Michael Matsuda is the Superintendent of the Anaheim High School District in California. In 2016, Mike was recognized by Education Week as a Leader to Learn From, for his extraordinary work in English language learner education.
Mike, whose own parents were detained in an internment camp in Arizona during World War II, has a special sensitivity to students who are immigrants or perceived to be “outsiders.”
A fierce advocate of public schools, he has fought against the predatory practices of the EPIC online charter schools in his district, while leading a strong campaign to increase community involvement in the Anaheim Public Schools.Mike believes that we must model public schools as incubators of democracy through civic engagement and inclusive decision making involving all stakeholders, especially parents.
Director: Susan Ochshorn
Susan Ochshorn is a writer, policy analyst, and a leading activist for the whole child. She works to integrate early childhood into the education reform conversation and to catalyze social change. A former journalist, with a master’s degree in early childhood education and public policy from Bank Street College of Education, she has written for CNN Opinion, the Los Angeles Times, Education Week, and other publications. Susan blogs at ECE Policy Matters and at the Huffington Post, and is the author of Squandering America’s Future – Why ECE Policy Matters for Equality, Our Economy and Our Children. She’s working on a book about play as the foundation for democracy and civil society.
Director: Julian Vasquez Heilig
Julian Vasquez Heilig is an award-winning researcher and teacher. He is currently a Professor of Educational Leadership and Policy Studies and the Director of the Doctorate in Educational Leadership at California State University Sacramento. He also serves as the California NAACP Education Chair. His current research includes quantitatively and qualitatively examining how high-stakes testing and accountability-based reforms and market reforms impact urban minority students. Julian’s research interests also include issues of access, diversity, and equity in higher education. Julian blogs at Cloaking Inequity, consistently rated one of the top 50 education websites in the world by Teach100.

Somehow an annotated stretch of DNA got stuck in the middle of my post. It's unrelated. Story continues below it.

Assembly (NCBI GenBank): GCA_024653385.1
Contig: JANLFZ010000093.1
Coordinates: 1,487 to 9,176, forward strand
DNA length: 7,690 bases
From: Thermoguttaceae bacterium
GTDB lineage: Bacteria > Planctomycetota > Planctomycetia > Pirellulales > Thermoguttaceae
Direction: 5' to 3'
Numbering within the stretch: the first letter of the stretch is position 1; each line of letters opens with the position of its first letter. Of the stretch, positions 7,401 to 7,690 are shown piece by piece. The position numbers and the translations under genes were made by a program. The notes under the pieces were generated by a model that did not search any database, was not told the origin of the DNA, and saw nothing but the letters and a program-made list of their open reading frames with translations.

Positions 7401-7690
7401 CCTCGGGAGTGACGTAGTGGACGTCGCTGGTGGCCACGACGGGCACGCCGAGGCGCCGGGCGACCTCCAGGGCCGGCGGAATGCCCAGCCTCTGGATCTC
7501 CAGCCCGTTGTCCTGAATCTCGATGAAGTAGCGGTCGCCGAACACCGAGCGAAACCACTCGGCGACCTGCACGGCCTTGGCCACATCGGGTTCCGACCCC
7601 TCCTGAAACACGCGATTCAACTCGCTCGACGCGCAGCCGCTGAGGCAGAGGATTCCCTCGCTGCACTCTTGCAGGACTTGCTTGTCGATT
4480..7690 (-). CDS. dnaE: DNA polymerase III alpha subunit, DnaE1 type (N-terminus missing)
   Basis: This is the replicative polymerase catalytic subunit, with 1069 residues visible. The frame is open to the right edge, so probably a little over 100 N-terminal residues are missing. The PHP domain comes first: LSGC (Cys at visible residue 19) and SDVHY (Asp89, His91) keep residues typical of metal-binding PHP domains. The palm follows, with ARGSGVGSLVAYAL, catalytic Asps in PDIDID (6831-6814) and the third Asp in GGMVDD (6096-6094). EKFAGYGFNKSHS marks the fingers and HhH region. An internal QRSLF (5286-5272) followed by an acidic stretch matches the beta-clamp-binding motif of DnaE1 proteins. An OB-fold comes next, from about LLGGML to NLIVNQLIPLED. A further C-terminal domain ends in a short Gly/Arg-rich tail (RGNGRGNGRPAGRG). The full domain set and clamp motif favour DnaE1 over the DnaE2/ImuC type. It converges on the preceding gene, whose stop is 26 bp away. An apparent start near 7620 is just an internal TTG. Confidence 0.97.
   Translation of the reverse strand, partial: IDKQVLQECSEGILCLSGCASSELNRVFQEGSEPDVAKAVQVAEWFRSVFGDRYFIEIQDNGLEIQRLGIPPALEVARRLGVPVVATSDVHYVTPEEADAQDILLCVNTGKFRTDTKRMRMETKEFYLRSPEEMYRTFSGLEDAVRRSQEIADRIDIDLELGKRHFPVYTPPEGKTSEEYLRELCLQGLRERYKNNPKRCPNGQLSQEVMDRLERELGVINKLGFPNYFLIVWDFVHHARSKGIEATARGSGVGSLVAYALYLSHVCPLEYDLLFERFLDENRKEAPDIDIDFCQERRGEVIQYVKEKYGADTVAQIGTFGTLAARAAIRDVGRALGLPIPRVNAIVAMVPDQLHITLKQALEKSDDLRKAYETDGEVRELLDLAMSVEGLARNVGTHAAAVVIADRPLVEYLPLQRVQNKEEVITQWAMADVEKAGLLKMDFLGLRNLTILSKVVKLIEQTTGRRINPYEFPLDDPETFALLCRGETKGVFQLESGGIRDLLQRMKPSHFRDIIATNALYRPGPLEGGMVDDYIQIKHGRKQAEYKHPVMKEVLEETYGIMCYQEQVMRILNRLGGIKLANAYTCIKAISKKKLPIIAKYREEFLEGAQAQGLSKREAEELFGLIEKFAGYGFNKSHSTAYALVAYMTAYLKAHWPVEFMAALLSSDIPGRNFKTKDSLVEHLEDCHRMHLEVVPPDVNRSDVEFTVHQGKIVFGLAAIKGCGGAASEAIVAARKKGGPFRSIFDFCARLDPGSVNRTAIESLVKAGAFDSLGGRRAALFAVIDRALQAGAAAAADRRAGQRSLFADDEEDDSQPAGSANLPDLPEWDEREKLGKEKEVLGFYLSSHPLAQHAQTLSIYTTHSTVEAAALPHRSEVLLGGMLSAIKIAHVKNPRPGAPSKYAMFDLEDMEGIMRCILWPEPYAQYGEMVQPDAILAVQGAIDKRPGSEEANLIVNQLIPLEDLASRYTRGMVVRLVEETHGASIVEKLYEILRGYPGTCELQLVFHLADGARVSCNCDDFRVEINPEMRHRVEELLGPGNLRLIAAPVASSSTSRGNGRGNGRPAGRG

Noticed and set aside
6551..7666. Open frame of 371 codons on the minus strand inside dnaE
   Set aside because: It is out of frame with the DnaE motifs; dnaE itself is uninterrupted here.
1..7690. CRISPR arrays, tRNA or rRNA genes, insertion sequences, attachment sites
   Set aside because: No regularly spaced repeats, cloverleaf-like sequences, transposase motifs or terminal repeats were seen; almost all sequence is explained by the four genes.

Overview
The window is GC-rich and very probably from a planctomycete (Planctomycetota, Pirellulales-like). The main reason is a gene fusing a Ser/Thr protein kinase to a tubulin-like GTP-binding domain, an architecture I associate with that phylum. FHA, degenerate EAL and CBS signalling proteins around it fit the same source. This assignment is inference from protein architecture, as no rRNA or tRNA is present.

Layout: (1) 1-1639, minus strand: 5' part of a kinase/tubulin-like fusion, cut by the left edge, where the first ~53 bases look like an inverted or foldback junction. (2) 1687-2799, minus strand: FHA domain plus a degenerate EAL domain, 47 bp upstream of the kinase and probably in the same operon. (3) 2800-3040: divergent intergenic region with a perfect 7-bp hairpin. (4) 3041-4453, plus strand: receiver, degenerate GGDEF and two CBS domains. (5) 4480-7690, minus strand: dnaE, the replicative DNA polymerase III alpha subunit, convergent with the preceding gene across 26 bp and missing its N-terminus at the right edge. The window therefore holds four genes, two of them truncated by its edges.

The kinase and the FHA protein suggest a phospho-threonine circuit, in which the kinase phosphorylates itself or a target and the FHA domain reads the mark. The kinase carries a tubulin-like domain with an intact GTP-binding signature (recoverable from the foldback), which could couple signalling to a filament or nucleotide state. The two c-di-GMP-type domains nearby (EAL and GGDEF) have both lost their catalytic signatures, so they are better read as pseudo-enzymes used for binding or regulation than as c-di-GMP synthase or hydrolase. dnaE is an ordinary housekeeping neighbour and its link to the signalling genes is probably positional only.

Director: Yohuru Williams
Yohuru Williams is Professor of History and Dean of the College of Arts and Sciences at Fairfield University. He received his Ph.D. from Howard University in 1998. Yohuru is the author of several books including Black Politics/White Power: Civil Rights Black Power and Black Panthers in New Haven (Blackwell, 2006) and Teaching beyond the Textbook: Six Investigative Strategies (Corwin Press, 2008). He served as an advisor on the popular civil rights reader, Putting the Movement Back into teaching Civil Rights.
Dr. Williams has appeared on a variety of local and national radio and television programs. He blogs regularly for the Huffington Post and is a regular contributor to the LA Progressive. His scholarly articles have appeared in the American Bar Association’s Insights on Law and Society, The Organization of American Historians Magazine of History, The Black Scholar, The Journal of Black Studies, Pennsylvania History, Delaware History, and the Black History Bulletin.
Executive Director: Carol Corbett Burris
Carol Burris served as principal of South Side High School in the Rockville Centre School District in NY from 2000-2015. Carol received her doctorate from Teachers College, Columbia University, and her dissertation on equitable practices in mathematics instruction received the 2003 National Association of Secondary Schools’ Principals Middle LevelDissertation of the Year Award. In 2010, she was recognized by The School Administrators Association of New York State as the Outstanding Educator of the Year, and in 2013 she was recognized by the National Association of Secondary School Principals as the New York State High School Principal of the Year. Carol serves as a Fellow of the National Education Policy Center and is the co-director of its Schools of Opportunity program. She authored three books on educational equity. Articles that she has authored or co-authored have appeared in Educational Leadership, The Kappan, the American Educational Research Journal, Theory into Practice, The School Administrator and EdWeek.
Contact Carol at cburris@
Communications Director: Darcie Cimarusti
Darcie Cimarusti is the president of the Highland Park Board of Education in New Jersey. Darcie was elected in 2013 and became the president of the board in January of 2016. She was re-elected to a second term in November of that same year.
Prior to being elected Darcie spent several years engaged in education advocacy work both at the local level and statewide as a volunteer organizer for Save Our Schools New Jersey. Darcie remains active on the state level both as a board member and as a parent advocate. Darcie also writes the education blog Mother Crusader, which was named one of the top 10 education blogs in the state by NJ Spotlight.
Contact Darcie at dcimarusti@